In New Zealand, we have an estimated 1.4 million owned cats and 14 million feral cats.
What led us into a “domestic tango” with such an asocial and environmentally disruptive animal?
Charisma, says wildlife writer Abigail Tucker. Over thousands of years, cats have used theirs to become one of the most powerful animals on the planet.
Historically, humans and felines haven’t got along. We tend to wipe them out because we are afraid of bigger ones and we compete with them for food, Tucker says.
“It’s very rare in human activities that we think to ourselves ‘Why do we have a billion of this one kind of animal hanging around on the planet?’"
The domestic cat's journey from pest to pet took about 10,000 years, Tucker says.
When the early humans of the Near East started leaving the hunter-gatherer lifestyle behind for something more sedentary, they built settlements and began to leave trash around them.
Foxes and wild cats – which looked then and still look much the same as house cats now – started turning up for meat scraps, and even though they were neither social animals or good communicators, the cats stuck around.
Why did humans grow dependent on having them around?
A large part of the cat’s appeal is their cute human-esque faces, Tucker says.
Yet even though their facial composition echoes our own – rounded head, small jaw, skinny nose – they are no more closely related to us than any other mammal, says Tucker.
The big round eyes charmingly placed in the centre of their faces provide excellent depth perception – critical for their hypercarnivorous hunting strategy.
Cats are largely solitary partly because they have to control territory in order to get enough meat.
To get this need met in domestic situations, they’ve learnt how to communicate with humans, scientists have learned.
Domestic cats not only meow more than wild cats, many seem to create their own intimate language with their owners.
The purr is a perfect example of how cats have actually tamed us, Tucker says.
“A purr is something we see as a pleasant sound that soothes us. We kind of like it – or at least we think we like it.”
Yet scientific analysis of the purr has found that embedded in it is a plaintive sound suggestive of a request or demand.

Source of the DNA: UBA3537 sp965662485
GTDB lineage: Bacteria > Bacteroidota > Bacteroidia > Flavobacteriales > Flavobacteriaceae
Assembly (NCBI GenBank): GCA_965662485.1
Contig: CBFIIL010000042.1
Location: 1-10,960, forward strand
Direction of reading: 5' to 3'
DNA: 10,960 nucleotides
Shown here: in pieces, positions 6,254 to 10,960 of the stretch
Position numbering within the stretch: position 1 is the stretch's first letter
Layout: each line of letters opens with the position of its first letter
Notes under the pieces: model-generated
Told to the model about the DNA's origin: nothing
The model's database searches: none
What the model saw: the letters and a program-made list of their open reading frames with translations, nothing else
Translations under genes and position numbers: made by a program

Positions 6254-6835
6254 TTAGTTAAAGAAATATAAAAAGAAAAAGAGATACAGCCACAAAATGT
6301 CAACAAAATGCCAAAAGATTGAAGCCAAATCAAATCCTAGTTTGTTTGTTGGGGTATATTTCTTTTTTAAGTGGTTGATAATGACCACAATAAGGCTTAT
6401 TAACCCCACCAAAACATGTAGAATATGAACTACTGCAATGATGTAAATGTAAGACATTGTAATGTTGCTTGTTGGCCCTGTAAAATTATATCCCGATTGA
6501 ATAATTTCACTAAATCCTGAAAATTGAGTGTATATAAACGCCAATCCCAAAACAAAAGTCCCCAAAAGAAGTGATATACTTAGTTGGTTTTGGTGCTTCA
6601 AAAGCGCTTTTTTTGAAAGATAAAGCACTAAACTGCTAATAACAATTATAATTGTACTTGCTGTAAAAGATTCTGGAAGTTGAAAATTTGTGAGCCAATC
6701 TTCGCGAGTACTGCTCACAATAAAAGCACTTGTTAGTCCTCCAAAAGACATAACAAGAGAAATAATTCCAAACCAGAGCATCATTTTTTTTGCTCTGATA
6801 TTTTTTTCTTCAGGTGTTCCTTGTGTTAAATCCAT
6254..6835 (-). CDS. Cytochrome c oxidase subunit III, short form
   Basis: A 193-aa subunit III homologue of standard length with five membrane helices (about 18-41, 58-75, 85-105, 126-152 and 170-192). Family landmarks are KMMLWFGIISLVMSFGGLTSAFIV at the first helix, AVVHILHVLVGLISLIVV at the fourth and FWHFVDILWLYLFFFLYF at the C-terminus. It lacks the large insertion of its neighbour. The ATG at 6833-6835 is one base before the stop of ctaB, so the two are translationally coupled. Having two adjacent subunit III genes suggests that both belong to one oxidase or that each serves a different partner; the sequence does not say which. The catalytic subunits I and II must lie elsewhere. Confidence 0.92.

“These are more or less asocial animals that are so good at surviving that they even learn to talk to us in the way that we simpleton humans can understand.”
If you want to make your cat happy, respect its asocial nature by not snuggling it 24-7 and building it its own realm, Tucker says.
“Give the cat a space – often an entire room – just for its exclusive use. It has to be able to get away from you because even though it may like a little bit of you, in its asocial core it’s a solitary animal that likes to have its space and its stuff and is very territorial.”
If you really love your cat, don’t set it free as they can and do hunt for fun, she says.
“If you let your cat outside in an unsupervised way – even if it’s well fed on Fancy Feast or whatever brand of cat food – it’s safe to assume they are likely catching some prey animals.”
And keep in mind that cats can wreak havoc outside not only by killing native wildlife.
“Just the presence of a cat, even if it doesn’t kill anything, can change the breeding habits of birds and frighten them out of doing things they normally would.”
Apart from putting a bell on your cat and keeping it indoors at night, the best thing you can do to prevent your cat hunting is make your indoor environment as feline-centric as you can.
It can help to construct a ‘catio’ – an enclosed space where cats can get some fresh air, feel the grass and watch things.
“You love [the cat], so you need to make it work. The way to do that is to bend your own environment to the cat’s will, essentially.”
Abigail Tucker’s new book is The Lion in the Livingroom.